Research to create new heat-tolerant and herbicide-resistant rice strains is being conducted this summer at Southeast Missouri State University’s Rice Research Greenhouse in Malden, Missouri, and at the Missouri Rice Research Farm in Glennonville, Missouri.
Southeast Department of Agriculture faculty will highlight their work at the Missouri Rice Council’s annual Rice Field Day, Aug. 22, at the Missouri Rice Research Farm. Other topics to be addressed will include emerging technologies, row rice, markets and remote sensing.
Dr. Christian De Guzman, agriculture research fellow and rice breeder at Southeast Missouri State University, said Missouri rice yields declined several years ago due to extreme heat.
That growing season, along with climate change discussions, prompted De Guzman to begin developing a heat-tolerant variety to be available in the near future and capable of producing significant yield.
Breeding for heat tolerance
Preliminary screening of U.S. varieties and a heat-tolerant line from Asia, N22, indicates high fertility rates in the heat-tolerant line compared to southern U.S. varieties when tested at higher temperatures.
Testing was done in a heat chamber and showed the Asian heat-tolerant variety capable of producing grains and higher spikelet fertility rates at temperatures up to 40 degrees Celsius (about 104 degrees Fahrenheit), De Guzman said.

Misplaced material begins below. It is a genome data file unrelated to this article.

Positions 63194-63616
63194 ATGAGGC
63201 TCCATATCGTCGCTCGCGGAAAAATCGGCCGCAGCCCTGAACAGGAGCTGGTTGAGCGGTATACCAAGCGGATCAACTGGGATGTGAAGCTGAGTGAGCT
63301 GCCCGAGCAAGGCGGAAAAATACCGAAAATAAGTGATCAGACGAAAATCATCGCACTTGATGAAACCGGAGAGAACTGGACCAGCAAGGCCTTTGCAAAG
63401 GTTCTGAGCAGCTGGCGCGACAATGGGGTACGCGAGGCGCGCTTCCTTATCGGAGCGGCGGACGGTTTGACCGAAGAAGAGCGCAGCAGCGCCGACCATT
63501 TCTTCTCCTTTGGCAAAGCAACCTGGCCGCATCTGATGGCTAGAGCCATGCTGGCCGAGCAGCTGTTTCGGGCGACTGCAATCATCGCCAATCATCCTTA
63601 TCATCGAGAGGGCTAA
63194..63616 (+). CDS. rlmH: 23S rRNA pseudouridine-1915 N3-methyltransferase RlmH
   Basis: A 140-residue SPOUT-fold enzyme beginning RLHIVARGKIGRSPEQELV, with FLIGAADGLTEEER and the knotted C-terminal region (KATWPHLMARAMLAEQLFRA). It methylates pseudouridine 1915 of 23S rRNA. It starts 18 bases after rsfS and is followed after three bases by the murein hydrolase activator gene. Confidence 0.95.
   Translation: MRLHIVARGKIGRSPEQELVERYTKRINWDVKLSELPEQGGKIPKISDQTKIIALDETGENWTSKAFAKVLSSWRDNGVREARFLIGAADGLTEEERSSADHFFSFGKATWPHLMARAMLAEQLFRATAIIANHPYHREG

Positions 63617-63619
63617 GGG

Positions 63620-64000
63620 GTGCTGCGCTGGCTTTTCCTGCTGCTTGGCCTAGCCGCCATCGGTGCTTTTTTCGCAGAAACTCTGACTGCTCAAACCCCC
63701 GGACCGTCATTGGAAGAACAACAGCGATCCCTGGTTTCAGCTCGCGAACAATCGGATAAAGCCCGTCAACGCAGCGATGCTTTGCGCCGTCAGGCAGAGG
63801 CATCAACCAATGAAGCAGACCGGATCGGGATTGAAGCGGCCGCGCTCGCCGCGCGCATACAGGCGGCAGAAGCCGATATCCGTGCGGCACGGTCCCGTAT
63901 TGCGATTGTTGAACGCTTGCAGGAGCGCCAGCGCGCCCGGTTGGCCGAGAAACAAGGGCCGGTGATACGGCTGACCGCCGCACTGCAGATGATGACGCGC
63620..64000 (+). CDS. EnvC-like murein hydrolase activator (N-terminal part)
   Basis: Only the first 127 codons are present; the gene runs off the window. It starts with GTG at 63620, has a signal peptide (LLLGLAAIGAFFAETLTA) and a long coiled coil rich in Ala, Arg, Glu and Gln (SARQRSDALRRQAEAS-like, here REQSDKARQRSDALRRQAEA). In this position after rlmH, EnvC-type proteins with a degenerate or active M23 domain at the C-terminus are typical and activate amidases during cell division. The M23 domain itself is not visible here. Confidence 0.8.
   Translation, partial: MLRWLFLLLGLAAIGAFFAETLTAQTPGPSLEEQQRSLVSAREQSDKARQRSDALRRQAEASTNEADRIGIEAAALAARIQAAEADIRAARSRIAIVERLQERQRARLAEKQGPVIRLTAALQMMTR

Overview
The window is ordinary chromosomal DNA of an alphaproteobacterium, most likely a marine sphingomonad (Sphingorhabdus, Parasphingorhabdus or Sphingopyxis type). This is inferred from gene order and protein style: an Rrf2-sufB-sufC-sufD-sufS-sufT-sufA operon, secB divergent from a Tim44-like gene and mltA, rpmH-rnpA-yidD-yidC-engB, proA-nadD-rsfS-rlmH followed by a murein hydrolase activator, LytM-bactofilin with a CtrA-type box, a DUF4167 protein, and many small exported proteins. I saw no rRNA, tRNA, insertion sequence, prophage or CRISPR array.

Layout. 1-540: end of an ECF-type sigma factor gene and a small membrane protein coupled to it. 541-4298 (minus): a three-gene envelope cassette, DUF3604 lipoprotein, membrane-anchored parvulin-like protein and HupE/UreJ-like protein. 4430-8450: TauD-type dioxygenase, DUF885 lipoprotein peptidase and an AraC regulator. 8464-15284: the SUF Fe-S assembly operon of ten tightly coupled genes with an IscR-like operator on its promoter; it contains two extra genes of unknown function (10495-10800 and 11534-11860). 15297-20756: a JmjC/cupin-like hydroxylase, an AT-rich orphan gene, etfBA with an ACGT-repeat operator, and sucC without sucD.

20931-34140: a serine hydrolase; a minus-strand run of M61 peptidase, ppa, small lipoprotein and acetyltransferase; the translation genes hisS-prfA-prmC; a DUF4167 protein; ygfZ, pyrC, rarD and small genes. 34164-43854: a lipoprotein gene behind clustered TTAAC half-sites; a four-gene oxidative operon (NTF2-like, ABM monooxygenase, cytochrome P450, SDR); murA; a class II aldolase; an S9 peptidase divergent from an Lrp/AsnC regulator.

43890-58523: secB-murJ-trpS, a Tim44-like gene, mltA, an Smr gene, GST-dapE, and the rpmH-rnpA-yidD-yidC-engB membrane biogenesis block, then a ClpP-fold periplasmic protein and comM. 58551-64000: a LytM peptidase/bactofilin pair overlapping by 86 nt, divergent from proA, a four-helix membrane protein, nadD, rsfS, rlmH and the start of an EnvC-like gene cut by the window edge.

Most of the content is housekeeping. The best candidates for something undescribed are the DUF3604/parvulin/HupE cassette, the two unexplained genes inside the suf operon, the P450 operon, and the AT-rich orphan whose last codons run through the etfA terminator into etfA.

Testing began last year and is continuing as crossbreeding is done with more rice varieties and with some of the rice breeder’s elite lines, he said.
While preliminary screening occurred in the greenhouse setting, rice is now being tested in the field at the Missouri Rice Research Farm. It is serving as the test group under natural growing conditions and will then be compared against that grown in a controlled setting in the greenhouse. De Guzman said he hopes to know the results later this fall.
The goal is to release a heat-tolerant variety in Missouri that also can be sold in other states. About 50% of the grain produced will be exported outside the United States, he said.
Meanwhile, De Guzman also is focusing his research efforts on breeding rice with Clearfield herbicide resistance and is finalizing an agreement with BASF to breed rice with Provisia herbicide resistance. Both herbicides control weedy rice, he said. Clearfield is an acetolactate synthase (ALS) inhibitor, whereas Provisia is an acetyl coenzyme A carboxylase (ACCase) inhibitor with a different mode of action.
Developing a rice with Provisia herbicide resistance will provide farmers with an alternative where Clearfield is not effective, he said. These herbicide-resistant varieties have not yet been tested.
Field Day specifics
Those attending Rice Field Day can learn more about De Guzman’s research, and anyone with an interest in rice production is invited to this free event. The Missouri Rice Research Farm is located about 8 miles west of Malden, Missouri, on Highway J in northern Dunklin County.
The day begins at 8 a.m. with presentations and tours. Lunch will be served at noon.
Various field presentations will be discussed during the tours, including furrow irrigation, rice breeding and variety development, enhanced efficiency fertilizers, how aerial imagery data can help real-time crop management, rice marketing, remote sensing in rice, rice entomology and plant pathology.
Presentations will also cover SEMU’s Department of Agriculture and Missouri Rice Research and Merchandising Council’s new rice variety MM17, a semi-dwarf, mid-season, medium grain with excellent yield potential that is bred in southeast Missouri.
Southeast Missouri State University contributed this article.